These numbers are made up for the sake of simplicity: let’s say a book costs $10 to print and ship. At $25 a book, you need to get 400 backers at $25 and above. So you have to add $4,000 to your goal to account for the rewards. At $35, you only have to get around 300 backers. But that still means you have to add about $3,000 to your goal. So it doesn’t help you very much if you’re trying to keep your goal reasonable. The number of $35 backers may drop a little more, as some people opt for cheaper rewards, but not by much.

      As an example, I experimented with what it would look like to ship a paperback at $50 and above. It still bumped our goal up over $25,000.

      • Eve Rickert permalink
        August 4, 2013 8:26 am

        But you don’t really have time to explain economics like this in a crowdfunding campaign; people just want to know where the books are 🙂 And the people have spoken (via the survey), and they don’t like the coupon idea. So we’re going to have to find a way to factor the paperbacks into our main goal.

  2. Ewen McNeill permalink
    August 4, 2013 1:20 am

    As one of those “I wish I’d thought of it before hitting submit on the first comment” suggestions: maybe the $25 level could have more than one chapter as a PDF preview, in serialised form, as they are complete? (Probably not all of it; as you get towards the end they’ll get the eBook to “finish it off” anyway.) At minimum it seems to have a good cost/value ratio.


    • Eve Rickert permalink
      August 4, 2013 8:24 am

      Yes, we’ve already decided that anyone contributing $15 and above will get an e-book. So the question is just what else they get for bumping their pledge up another $10.

      We thought about just putting the e-book at $15, but that puts us way out of step with other crowdfunded books.

  3. Ewen McNeill permalink
    August 4, 2013 1:57 pm

    I appreciate that charging, eg, $35 for the “includes paperback” book doesn’t _solve_ the problem, but assuming you get enough people to back it, it does increase the “profit” of that goal (ie, the money available to, you know, actually cover writing the book, as opposed to printing/shipping). Low volume printing is expensive — it’s effectively print-on-demand. And having read “debrief” summaries from some successful crowd funded experiments one of the key things they’ve said helped was ensuring that there was ample extra money received beyond the incremental cost of producing/shipping the rewards — otherwise you haven’t really raised much beyond “physical production” costs.

    Hence the suggestion of rewards that have high value to the “purchaser”, but relatively low cost to produce. Like serialising the book as it is produced to an “in-crowd” (ie, chapter 1 after 1 month, next chapter after 2 months, etc, until nearly done: then get eBook to finish it off). The incremental production cost is almost zero. But the value in “don’t have to wait to read it” is pretty high for the purchaser.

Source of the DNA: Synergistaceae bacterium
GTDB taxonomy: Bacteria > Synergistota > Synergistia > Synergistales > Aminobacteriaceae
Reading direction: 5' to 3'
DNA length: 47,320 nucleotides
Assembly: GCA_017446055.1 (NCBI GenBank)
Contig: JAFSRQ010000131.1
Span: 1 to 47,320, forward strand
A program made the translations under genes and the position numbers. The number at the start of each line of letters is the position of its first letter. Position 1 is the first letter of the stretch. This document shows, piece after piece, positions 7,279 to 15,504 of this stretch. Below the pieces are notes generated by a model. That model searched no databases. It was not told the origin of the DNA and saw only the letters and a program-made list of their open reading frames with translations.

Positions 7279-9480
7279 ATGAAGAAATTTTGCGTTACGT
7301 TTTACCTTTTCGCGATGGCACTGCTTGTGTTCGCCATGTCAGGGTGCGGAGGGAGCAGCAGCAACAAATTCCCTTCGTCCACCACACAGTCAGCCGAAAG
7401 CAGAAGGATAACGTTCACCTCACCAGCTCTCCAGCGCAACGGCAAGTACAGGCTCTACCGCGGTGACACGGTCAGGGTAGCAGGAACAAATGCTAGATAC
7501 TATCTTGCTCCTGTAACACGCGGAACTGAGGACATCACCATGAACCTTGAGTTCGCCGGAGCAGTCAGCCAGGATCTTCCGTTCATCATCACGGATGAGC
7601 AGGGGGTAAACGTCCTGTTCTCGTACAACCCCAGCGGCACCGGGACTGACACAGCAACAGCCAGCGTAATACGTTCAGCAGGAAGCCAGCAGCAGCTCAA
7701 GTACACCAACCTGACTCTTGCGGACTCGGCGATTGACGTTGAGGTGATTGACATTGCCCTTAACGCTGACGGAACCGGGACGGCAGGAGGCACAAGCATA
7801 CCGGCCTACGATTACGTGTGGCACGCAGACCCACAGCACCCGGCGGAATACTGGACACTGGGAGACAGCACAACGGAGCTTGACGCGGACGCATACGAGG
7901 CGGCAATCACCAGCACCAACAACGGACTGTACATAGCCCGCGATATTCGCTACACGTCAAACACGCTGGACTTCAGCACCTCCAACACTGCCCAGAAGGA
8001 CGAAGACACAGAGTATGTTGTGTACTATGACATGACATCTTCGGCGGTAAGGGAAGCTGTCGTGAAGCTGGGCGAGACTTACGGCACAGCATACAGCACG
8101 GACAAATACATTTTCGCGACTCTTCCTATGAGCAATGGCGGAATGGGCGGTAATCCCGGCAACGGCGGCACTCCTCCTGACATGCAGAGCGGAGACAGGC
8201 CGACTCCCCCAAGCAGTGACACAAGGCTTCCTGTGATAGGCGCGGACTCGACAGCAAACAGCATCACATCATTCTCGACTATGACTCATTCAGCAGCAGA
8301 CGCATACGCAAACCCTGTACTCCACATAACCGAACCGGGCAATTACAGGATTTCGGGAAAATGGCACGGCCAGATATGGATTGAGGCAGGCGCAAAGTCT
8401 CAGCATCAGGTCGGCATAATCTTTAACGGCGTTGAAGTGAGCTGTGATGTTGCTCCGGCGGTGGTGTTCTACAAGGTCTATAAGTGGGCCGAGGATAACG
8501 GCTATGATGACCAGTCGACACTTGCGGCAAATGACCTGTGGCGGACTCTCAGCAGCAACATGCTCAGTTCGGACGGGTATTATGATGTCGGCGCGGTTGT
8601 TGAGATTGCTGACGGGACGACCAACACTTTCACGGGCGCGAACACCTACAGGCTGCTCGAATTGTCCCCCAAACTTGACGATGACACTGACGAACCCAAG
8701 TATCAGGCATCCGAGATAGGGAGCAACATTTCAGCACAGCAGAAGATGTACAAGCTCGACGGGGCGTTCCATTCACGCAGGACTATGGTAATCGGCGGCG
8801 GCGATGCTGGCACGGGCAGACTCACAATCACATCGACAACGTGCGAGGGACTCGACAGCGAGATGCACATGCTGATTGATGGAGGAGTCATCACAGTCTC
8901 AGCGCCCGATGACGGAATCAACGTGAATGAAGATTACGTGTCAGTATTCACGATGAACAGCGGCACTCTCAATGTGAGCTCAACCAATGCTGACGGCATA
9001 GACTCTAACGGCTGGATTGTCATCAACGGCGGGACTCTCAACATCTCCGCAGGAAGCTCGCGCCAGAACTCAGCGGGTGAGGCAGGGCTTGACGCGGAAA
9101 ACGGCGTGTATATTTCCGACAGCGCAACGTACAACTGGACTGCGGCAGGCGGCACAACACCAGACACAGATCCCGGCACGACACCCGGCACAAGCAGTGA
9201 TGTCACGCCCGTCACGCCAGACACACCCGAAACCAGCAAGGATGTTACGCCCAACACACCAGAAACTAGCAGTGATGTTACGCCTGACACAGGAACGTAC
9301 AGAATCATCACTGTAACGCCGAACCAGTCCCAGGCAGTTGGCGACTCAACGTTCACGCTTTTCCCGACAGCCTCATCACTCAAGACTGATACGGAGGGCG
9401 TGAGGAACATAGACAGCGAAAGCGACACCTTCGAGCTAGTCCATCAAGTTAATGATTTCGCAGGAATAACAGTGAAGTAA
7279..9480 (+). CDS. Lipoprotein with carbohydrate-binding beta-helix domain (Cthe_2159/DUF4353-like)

PS: If $25k is a psychological barrier (and it appears you think it is, even though I think that’s actually pretty low end for specialist book budgets), then I suspect the remainder of the solution is to find other “angel” investors that will back it outside, to bring the crowd-funded part down low enough to be perceived as “safe”. You could consider those angel investors being able to recover some of their money from any mass distribution of the book (so part of it becomes a “repay only when you’ve earned the money back” loan).

  4. August 4, 2013 1:59 pm

    I wonder what would be the economics of, say, a separate indiegogo campaign *just* for the print book?

  5. August 4, 2013 2:00 pm

    (or kickstarter, or whatever)

    • Eve Rickert permalink
      August 4, 2013 7:30 pm

      Kickstarter said no. They don’t accept “self-help” materials, and they decided that’s what we were. It’s a shame, because Kickstarter has about 6x the user base of Indiegogo, and Kickstarter projects tend to raise a lot more money than Indiegogo projects.

  6. Ewen McNeill permalink
    August 4, 2013 7:50 pm

    In case you/others are not aware, Kickstarter got pretty badly burnt by adverse publicity from a pretty… icky set of PUA material, a few months back (see, eg, June 21 posting on their blog). Given your book material pushes some of the same buttons for the general public, I can understand them being wary. (Hopefully they can fine tune their criteria over time.)